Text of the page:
What would it mean for your water use if you knew exactly how much water you were using in your home…and exactly how much it was costing you? Would it change your behavior? Water providers and some home builders hope that having access to that real time data like that will help consumers use less resources. For Connecting the Drops, our state-wide series on water issues, Caitlin Coleman reports.
New houses are quickly going up at Sterling Ranch, a Highlands Ranch master-planned development, southwest of Denver. But these aren’t just any homes, they’re “smart homes” equipped with advanced water meters and other connected infrastructure, a home automation system and an app to control and track water use.
Rene Herrera who also works at Siemens at the Technology Integration officer for the Sterling Ranch project is working on building a mobile app called Steward that residents will use to track and manage water use.
“This is where you’ll be able to see your water metering data, electrical solar and gas and all that information will be translated in a fashion where users will be able to understand them…so not just kilowatt hours, it’s actual real dollar signs.”
Having all that data available to homeowners is crucial in efforts to conserve resources says Marty Skolnick who also works for Siemens Building Tech Division.
“The real benefit or one of the real benefits of a home automation system should be utility analytics and you should be able to reap behavioral information and make behavioral decisions based on that information.”
While Sterling Ranch had a vision for this connected community, they hired Siemens to build the tech. Skolnick’s team is creating a number of ways for residents to connect with information about their utility consumption, including water use, and to make decisions based on that data.Skolnick says the ability to monetize the data will make a huge difference in raising awareness about resource consumption.
“So knowing that I’m consuming 2k gallons of water is interesting but it’s meaningless. But if it’s monetized I know that it’s $128 a month that becomes more valuable because I can relate to it.”
But that’s the most basic level of water analytics happening at Sterling Ranch, Skolnick says. Taking that same data up a step and adding even more information means comparing a home’s water use against what it was a month ago or a year ago, and also comparing it against the neighbors.
“So now it becomes meaningful from a benchmark and measurement standpoint and it also has a little bit of a flavor of a competitive environment, right? Assuming you want to be a good steward of utility usage you’re going to pay attention.”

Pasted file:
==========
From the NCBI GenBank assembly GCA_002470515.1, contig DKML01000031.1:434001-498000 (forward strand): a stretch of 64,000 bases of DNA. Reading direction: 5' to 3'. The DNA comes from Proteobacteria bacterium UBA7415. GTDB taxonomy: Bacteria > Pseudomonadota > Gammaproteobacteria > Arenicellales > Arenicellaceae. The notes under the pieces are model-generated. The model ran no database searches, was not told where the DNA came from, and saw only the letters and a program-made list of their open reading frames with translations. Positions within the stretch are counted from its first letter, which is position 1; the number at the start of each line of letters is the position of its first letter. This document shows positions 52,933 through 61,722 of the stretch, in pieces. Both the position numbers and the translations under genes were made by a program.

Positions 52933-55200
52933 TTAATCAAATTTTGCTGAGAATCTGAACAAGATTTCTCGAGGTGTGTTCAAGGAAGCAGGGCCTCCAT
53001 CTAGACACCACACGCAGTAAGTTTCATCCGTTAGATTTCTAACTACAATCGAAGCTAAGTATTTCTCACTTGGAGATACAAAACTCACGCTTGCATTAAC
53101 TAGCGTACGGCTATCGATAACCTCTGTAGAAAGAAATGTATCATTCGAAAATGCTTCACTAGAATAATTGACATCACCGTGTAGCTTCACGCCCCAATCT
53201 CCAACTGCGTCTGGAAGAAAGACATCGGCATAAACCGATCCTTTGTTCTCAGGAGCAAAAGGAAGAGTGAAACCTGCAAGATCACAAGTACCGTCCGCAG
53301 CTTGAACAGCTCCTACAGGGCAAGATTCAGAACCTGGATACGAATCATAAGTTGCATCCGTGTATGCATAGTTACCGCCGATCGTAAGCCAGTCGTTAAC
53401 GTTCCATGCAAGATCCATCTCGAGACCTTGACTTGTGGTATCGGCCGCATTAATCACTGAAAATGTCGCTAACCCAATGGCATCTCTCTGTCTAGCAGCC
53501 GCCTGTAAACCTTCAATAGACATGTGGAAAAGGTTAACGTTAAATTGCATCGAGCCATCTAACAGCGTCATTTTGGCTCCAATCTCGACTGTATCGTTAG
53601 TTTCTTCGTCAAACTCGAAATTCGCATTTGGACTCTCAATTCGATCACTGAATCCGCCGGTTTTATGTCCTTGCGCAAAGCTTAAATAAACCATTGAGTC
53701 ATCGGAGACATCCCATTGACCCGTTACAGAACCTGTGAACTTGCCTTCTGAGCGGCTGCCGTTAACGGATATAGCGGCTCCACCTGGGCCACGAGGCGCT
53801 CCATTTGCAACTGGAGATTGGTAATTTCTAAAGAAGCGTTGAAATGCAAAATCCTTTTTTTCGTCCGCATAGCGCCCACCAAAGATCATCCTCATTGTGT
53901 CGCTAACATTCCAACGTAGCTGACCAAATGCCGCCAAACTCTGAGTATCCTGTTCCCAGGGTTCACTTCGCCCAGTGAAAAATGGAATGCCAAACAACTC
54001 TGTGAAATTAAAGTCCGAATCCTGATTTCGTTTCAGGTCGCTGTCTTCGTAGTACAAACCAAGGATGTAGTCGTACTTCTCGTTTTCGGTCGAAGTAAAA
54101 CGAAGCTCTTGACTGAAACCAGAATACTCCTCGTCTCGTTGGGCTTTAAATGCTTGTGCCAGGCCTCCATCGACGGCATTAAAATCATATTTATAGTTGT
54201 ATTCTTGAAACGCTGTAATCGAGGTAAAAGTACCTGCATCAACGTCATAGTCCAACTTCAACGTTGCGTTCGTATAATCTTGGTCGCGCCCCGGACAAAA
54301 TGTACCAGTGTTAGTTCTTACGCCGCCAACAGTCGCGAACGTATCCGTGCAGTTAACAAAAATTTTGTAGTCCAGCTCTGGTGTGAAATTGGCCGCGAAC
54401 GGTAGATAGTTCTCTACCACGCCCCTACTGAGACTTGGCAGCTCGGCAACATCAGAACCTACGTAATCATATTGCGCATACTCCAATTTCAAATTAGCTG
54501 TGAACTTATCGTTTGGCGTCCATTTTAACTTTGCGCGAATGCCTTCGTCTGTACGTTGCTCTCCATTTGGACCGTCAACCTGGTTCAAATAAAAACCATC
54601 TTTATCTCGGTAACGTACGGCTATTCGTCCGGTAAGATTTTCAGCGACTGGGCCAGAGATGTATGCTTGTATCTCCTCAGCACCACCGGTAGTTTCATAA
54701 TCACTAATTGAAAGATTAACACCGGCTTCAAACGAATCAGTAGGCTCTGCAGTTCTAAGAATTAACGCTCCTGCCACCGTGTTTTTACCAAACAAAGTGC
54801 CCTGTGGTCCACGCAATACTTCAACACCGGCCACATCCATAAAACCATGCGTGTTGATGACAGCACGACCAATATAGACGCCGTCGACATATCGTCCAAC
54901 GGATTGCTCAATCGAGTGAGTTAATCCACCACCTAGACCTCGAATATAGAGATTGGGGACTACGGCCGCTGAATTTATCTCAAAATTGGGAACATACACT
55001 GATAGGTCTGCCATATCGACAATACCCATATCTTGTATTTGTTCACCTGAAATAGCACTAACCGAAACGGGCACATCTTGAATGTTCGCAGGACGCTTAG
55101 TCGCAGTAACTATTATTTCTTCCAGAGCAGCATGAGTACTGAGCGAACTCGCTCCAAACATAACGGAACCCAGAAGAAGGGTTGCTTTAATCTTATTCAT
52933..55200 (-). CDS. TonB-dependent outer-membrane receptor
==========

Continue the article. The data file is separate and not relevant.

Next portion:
And that’s the goal: encouraging consumers to pay attention, and conserve, based on the data needed to make water smart decisions. Smart metering, similar to what Sterling Ranch has installed is also referred to as AMI or advanced metering infrastructure and is used widely by water providers to track data and better communicate with their customers says Jorge Figueroa a senior water policy analyst with Western Resource Advocates.
“You have meters sending data almost in real time or in real time about water use throughout the whole service area through cell phone towers to a water utility. It’s a very powerful data generation infrastructure because it allows water utilities to know very specifically how water is being used almost 24/7 across a service area.”
But that sea of data is only helpful if it’s being interpreted for customers and if water providers know how to use it says Figueroa.
“These devices and this AMI infrastructure can allow a water utility to let you know in real time if you’re watering very close to the drought restriction limits through your cell phone through a text message. You can adapt in real time and know that OK I can’t water anymore for the rest of the week or I’m going to be charged more.”
And water providers are ramping up their communications and sharing data to keep their customers informed and conscientiously conserving water. In Fort Collins, AMI is deployed throughout a portion of the city’s service area, where customers can access an app called Monitor-My-Use to review usage on a daily basis and access conservation tips. But many others are still connected to old water meters which is a barrier to good data collection says Brock Smethills, Chief Technology Officer at Sterling Ranch. He’d like to see current technology move even further—into predictive analytics, where the homeowner need only ask the app to manage their system and billing.
“Eventually where we’d like to get is where homeowners will be able to say ‘here’s how much I’d like to spend on water, how much I’d like to spend on gas, how much I’d like to spend on electric’ and have the home manage around it as opposed to the homeowner. If you look at home automation that’s really where it needs to go in order to make sense because then there’s a financial benefit tied to the installation of the hardware.”
But beyond money saving, advanced metering could have larger implications when it comes to climate change and our uncertain water future. Figueroa says these type of analytic tools could be the backbone for the climate resiliency of the future, but in the meantime, this at-home water data makes us more resilient, and informed as we manage our water today.
Connecting the Drops is a collaboration between Rocky Mountain Community Radio stations and the Colorado Foundation for Water Education, find out more at yourwatercolorado.org. Support for this piece is provided by CoBank a national cooperative bank helping to provide financing solutions for rural water systems. Learn more at cobank.com.